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UK's slow growth and rising inflation gives BoE headache - PMIs

Bank of England keeps interest rate unchanged at 0.1%
Bank of England keeps interest rate unchanged at 0.1%   -   Copyright  Thomson Reuters 2021   -  
By Reuters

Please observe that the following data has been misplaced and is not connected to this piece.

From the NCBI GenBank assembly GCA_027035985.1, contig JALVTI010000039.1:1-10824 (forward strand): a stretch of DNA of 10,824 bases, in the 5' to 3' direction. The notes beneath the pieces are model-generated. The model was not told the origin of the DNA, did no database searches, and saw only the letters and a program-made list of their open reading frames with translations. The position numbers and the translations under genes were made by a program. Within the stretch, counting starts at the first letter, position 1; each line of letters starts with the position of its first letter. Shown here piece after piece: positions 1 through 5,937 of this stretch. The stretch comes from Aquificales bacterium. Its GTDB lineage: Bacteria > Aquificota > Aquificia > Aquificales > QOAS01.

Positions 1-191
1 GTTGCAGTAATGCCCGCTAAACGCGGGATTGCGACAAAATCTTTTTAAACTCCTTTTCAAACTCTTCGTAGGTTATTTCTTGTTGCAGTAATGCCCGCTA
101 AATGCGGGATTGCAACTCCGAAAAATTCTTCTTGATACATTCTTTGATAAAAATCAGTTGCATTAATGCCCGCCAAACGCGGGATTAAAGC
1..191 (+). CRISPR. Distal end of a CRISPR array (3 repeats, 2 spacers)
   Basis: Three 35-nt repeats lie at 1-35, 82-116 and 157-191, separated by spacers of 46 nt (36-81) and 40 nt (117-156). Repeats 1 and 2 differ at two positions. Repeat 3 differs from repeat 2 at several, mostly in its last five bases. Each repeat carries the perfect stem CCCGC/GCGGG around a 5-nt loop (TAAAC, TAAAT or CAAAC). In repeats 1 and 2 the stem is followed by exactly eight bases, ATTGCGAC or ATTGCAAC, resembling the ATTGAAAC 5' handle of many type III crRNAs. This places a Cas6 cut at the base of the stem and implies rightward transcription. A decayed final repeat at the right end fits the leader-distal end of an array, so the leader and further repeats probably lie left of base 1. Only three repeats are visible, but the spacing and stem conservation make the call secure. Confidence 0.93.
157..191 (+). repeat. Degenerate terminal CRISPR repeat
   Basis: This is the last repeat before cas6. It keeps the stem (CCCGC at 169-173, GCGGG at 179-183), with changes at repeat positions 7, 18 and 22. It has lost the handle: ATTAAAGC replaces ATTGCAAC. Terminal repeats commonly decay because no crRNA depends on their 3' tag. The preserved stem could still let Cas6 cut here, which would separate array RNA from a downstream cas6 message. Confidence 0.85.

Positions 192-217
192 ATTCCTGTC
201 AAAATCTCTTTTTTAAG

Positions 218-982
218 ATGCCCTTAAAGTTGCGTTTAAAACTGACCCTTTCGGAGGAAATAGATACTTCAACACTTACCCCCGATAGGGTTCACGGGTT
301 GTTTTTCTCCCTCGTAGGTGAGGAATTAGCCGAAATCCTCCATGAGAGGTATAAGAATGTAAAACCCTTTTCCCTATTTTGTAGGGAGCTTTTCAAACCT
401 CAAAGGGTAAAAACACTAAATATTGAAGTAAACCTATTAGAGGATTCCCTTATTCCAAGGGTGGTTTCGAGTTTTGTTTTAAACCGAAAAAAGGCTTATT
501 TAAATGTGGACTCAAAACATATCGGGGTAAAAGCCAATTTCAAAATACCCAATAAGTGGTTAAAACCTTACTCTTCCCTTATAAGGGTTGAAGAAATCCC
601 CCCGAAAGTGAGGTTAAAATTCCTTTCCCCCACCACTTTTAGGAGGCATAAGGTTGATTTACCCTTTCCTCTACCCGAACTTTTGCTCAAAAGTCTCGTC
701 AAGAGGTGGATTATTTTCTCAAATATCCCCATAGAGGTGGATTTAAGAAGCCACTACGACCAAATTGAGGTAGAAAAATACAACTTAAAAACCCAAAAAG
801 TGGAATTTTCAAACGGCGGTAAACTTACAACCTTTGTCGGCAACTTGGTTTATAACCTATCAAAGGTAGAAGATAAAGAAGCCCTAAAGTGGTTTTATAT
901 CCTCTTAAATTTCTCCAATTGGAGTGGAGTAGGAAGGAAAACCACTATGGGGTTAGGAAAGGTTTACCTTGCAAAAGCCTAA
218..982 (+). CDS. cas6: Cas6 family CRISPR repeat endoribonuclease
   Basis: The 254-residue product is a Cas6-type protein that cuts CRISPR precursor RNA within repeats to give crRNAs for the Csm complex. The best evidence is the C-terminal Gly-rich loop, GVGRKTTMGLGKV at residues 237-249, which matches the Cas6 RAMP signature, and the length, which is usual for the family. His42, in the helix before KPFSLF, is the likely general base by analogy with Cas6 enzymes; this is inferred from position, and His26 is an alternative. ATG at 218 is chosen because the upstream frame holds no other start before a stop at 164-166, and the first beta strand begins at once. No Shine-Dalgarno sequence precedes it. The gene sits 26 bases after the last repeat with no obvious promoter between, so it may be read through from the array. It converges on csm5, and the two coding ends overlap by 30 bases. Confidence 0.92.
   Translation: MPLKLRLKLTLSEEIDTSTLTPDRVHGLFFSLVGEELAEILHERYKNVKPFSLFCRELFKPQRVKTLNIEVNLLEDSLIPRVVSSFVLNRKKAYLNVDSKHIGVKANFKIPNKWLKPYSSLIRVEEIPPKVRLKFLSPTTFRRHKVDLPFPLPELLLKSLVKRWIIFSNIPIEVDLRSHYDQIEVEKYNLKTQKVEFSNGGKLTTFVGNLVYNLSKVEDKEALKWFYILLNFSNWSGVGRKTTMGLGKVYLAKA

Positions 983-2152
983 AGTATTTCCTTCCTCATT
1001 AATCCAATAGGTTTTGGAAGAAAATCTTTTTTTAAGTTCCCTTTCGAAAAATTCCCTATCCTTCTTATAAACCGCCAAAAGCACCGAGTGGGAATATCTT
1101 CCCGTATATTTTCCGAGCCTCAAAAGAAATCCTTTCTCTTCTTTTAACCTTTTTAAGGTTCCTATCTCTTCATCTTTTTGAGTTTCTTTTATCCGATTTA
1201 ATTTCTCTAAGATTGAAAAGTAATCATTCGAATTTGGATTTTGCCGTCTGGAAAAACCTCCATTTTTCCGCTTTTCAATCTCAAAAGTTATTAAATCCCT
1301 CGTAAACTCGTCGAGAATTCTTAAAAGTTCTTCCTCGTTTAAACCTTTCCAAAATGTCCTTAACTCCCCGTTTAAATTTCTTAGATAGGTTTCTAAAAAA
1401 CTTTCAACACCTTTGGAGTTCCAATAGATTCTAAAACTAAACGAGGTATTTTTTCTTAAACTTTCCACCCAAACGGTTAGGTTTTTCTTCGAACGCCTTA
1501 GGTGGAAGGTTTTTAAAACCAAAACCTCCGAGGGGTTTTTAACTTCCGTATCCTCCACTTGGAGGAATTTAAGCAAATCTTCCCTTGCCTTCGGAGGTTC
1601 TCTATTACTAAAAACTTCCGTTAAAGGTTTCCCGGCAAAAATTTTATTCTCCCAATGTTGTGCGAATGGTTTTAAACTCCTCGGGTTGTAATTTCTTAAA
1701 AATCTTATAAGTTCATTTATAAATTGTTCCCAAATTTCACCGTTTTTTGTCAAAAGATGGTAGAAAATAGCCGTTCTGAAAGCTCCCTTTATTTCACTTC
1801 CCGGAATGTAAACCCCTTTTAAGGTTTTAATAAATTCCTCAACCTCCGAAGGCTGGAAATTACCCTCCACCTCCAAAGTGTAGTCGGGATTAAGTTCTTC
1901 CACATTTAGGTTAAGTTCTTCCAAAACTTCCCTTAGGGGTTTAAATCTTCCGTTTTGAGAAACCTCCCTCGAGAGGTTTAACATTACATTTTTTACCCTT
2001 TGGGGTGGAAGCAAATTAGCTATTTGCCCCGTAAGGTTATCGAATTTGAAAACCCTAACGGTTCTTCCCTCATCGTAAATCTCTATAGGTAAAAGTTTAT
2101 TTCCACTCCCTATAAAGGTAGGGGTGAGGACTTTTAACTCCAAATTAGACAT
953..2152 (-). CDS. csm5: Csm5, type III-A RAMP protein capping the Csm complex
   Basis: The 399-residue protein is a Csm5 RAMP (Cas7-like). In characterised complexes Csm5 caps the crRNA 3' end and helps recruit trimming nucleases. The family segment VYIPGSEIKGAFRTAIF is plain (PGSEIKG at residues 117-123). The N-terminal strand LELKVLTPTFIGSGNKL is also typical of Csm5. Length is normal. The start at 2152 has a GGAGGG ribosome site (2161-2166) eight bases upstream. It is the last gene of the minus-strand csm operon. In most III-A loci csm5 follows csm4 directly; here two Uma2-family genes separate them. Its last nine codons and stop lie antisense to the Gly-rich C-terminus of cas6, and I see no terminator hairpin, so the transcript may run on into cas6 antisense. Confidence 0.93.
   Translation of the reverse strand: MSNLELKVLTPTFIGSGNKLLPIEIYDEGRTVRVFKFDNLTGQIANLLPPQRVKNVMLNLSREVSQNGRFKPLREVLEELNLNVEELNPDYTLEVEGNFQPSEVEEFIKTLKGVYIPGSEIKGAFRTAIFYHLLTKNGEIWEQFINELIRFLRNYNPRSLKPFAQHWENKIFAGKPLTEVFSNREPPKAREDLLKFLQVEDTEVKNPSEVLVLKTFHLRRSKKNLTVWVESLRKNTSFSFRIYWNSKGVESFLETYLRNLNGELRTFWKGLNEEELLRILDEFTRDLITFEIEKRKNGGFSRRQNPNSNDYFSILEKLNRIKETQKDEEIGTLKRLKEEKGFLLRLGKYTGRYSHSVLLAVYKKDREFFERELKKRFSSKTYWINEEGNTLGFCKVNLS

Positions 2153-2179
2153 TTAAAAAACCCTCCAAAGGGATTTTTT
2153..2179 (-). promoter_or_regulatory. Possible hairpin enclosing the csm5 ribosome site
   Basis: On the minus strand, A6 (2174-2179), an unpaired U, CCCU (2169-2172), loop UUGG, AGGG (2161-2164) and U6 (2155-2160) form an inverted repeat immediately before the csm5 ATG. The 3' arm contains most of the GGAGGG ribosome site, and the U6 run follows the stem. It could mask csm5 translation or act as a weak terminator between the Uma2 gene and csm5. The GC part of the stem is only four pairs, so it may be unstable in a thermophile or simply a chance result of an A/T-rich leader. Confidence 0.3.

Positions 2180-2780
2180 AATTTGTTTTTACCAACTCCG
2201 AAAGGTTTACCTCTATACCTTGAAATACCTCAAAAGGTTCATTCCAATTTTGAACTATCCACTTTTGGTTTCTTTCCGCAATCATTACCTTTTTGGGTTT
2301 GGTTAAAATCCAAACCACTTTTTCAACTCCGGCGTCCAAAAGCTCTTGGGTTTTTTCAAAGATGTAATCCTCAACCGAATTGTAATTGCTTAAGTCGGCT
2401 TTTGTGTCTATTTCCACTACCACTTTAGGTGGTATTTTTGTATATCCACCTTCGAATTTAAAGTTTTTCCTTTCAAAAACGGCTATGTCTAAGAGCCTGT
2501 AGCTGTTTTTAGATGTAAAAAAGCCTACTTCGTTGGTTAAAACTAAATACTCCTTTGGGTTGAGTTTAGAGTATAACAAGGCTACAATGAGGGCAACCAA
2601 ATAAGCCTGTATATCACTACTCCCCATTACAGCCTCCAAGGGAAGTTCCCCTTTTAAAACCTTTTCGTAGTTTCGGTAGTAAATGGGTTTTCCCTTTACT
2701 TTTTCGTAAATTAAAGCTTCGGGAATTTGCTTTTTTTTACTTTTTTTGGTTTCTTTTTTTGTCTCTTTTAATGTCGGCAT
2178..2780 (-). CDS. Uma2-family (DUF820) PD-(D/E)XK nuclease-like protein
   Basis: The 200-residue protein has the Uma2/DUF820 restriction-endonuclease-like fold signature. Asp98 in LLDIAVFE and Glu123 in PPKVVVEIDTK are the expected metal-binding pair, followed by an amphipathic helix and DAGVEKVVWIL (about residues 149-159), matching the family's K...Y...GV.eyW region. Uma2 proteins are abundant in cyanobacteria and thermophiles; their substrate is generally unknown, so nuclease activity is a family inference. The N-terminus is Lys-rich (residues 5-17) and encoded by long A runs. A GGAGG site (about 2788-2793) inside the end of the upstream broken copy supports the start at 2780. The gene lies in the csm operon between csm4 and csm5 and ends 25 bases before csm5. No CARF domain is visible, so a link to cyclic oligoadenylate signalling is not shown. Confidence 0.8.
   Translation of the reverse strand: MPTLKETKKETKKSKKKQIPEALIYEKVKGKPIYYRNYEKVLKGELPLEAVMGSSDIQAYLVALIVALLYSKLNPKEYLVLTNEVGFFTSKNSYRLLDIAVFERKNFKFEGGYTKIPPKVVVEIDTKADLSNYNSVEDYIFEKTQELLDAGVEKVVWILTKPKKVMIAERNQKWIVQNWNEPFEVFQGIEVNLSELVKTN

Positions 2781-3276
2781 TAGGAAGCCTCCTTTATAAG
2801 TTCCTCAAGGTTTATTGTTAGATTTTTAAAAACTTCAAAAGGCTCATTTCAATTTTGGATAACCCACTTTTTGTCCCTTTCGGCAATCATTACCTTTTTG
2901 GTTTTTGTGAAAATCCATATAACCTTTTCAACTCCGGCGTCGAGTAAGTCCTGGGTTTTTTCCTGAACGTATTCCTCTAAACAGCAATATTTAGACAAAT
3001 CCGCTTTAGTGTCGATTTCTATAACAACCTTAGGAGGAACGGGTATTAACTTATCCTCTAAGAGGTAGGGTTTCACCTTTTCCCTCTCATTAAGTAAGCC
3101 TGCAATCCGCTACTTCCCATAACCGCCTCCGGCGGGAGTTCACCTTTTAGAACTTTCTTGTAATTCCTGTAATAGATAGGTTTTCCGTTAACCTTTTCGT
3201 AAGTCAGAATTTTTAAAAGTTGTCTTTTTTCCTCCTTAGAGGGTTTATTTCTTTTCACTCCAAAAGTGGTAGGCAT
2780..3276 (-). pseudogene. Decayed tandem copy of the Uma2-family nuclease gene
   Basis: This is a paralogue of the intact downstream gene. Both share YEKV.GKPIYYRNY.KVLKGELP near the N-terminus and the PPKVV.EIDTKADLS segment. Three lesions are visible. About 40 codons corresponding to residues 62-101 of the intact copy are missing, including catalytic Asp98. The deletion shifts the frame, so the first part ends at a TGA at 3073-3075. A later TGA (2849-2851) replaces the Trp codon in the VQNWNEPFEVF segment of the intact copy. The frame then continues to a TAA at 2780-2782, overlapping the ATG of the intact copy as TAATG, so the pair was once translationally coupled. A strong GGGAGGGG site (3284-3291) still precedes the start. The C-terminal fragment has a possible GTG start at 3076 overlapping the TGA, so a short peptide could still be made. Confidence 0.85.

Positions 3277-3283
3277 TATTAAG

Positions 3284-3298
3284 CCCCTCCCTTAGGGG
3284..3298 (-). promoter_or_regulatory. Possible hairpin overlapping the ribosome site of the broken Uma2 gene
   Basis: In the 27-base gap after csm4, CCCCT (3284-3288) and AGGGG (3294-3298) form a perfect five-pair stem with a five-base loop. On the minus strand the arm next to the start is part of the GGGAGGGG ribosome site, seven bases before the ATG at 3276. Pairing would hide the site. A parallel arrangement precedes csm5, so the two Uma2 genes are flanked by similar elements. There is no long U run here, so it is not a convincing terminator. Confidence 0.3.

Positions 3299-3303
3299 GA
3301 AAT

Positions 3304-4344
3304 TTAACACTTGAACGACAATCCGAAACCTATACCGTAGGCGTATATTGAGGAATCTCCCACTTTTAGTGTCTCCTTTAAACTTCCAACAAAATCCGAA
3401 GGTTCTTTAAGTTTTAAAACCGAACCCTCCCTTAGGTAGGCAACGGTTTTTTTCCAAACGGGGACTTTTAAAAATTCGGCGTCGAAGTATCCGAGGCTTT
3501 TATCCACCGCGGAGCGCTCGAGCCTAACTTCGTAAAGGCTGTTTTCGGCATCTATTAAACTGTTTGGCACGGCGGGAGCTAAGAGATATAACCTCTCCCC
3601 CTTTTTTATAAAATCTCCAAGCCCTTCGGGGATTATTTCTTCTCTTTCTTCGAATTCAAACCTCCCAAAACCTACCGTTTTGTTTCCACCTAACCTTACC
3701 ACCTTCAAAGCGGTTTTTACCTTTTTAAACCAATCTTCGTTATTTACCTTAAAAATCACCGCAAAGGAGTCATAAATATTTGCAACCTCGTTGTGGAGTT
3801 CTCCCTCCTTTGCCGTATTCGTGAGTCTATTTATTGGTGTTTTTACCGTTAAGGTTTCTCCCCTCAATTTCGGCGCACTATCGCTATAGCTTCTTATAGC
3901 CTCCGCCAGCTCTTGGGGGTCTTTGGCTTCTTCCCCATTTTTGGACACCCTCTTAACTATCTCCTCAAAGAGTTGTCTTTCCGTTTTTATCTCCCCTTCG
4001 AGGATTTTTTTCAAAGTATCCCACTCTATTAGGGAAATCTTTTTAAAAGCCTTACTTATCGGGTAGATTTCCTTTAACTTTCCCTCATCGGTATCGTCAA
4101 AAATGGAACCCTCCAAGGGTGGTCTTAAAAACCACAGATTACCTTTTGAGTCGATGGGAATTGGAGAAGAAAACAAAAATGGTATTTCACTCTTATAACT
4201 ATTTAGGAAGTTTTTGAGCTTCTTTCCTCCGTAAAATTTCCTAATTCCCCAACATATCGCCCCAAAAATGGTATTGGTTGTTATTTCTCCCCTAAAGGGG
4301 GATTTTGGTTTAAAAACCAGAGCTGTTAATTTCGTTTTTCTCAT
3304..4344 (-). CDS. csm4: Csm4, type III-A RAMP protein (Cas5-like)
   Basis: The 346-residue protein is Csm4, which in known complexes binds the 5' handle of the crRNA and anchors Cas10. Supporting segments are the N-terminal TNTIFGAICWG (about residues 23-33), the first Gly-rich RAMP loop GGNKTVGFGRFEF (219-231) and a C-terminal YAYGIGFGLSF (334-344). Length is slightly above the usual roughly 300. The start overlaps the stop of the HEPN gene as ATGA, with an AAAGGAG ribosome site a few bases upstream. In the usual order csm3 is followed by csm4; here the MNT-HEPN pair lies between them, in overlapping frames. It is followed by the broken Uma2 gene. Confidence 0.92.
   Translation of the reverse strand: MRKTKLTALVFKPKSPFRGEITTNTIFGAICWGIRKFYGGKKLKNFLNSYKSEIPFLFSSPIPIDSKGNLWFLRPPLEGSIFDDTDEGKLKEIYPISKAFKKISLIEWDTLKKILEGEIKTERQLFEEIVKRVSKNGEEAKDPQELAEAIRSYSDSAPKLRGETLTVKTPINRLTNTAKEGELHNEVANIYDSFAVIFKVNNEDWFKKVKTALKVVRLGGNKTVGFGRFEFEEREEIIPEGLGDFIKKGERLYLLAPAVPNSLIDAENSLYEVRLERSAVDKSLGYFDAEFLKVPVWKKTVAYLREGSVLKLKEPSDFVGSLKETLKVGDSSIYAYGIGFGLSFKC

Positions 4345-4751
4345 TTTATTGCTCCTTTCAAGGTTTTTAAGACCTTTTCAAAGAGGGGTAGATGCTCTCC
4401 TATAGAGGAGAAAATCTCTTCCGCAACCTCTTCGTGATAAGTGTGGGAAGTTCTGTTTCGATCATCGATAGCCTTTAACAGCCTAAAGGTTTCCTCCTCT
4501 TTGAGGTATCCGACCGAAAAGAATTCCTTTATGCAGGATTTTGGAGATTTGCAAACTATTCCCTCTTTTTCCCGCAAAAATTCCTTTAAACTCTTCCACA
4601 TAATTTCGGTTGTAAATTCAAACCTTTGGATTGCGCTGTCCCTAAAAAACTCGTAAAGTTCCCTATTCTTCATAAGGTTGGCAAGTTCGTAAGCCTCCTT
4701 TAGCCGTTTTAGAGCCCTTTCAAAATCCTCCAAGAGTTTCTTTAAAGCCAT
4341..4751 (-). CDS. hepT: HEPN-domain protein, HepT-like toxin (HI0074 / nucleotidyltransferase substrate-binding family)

<div> <p>By Andy Bruce</p> <p><span class="caps">LONDON</span> -Britain’s economy lost more momentum this month as businesses grappled again with rising costs, a survey showed, highlighting the difficult backdrop for Bank of England officials ahead of Thursday’s interest rate decision.</p> <p>The preliminary “flash” <span class="caps">IHS</span> Markit/CIPS flash Composite Purchasing Managers’ Index (<span class="caps">PMI</span>) dropped for a fourth consecutive month in September to its lowest reading since February, slipping to 54.1 from 54.8 in August.</p> <p>A Reuters poll of economists had pointed to a reading of 54.5. The survey, a gauge of health for Britain’s businesses, showed a slowdown in both the services and the manufacturing sectors.</p> <p>The readings, which will have been seen by BoE officials in advance of the central bank’s 1100 <span class="caps">GMT</span> policy announcement, add to signs of fading momentum in the economy just as inflation surges, fuelled by global supply chain problems and rising energy prices.</p> <p><span class="caps">PMI</span> data company <span class="caps">IHS</span> Markit said the figures suggested Britain may be on course for a bout of stagflation – a mixture of poor growth and high inflation associated with the economic malaise of the 1970s.</p> <p>“While the UK <span class="caps">PMI</span>s maybe aren’t the best place to look for guidance on where <span class="caps">GDP</span> is right now, they nevertheless emphasise that the recovery is stalling as we head into winter,” <span class="caps">ING</span> economist James Smith said.</p> <p><span class="caps">IHS</span> Markit said there were clear signs that shortages of materials and labour were holding back growth. The composite <span class="caps">PMI</span> for Britain lagged behind those for France and Germany.</p> <p>The <span class="caps">PMI</span> for the services sector fell to 54.6 in September from 55.0 in August, its lowest level since February when Britain was still in lockdown.</p> <p>Business expectations among services companies fell to a nine-month low and they raised prices on the broadest basis since records started in the mid-1990s.</p> <p>“Brexit was often cited as having exacerbated global pandemic-related supply and labour market constraints, as well as often being blamed on lost export sales,” Chris Williamson, chief business economist at <span class="caps">IHS</span> Markit, said.</p> <p>While the BoE has said it expects the current rise in inflation to be transitory, the increase has put rate-setters under more pressure to explain how they plan to unwind the stimulus launched last year to help the economy through the <span class="caps">COVID</span>-19 pandemic.</p> <p>The <span class="caps">PMI</span> for the manufacturing sector fell to 56.3 in September from 60.3 in August, also marking its lowest level since February.</p> </div>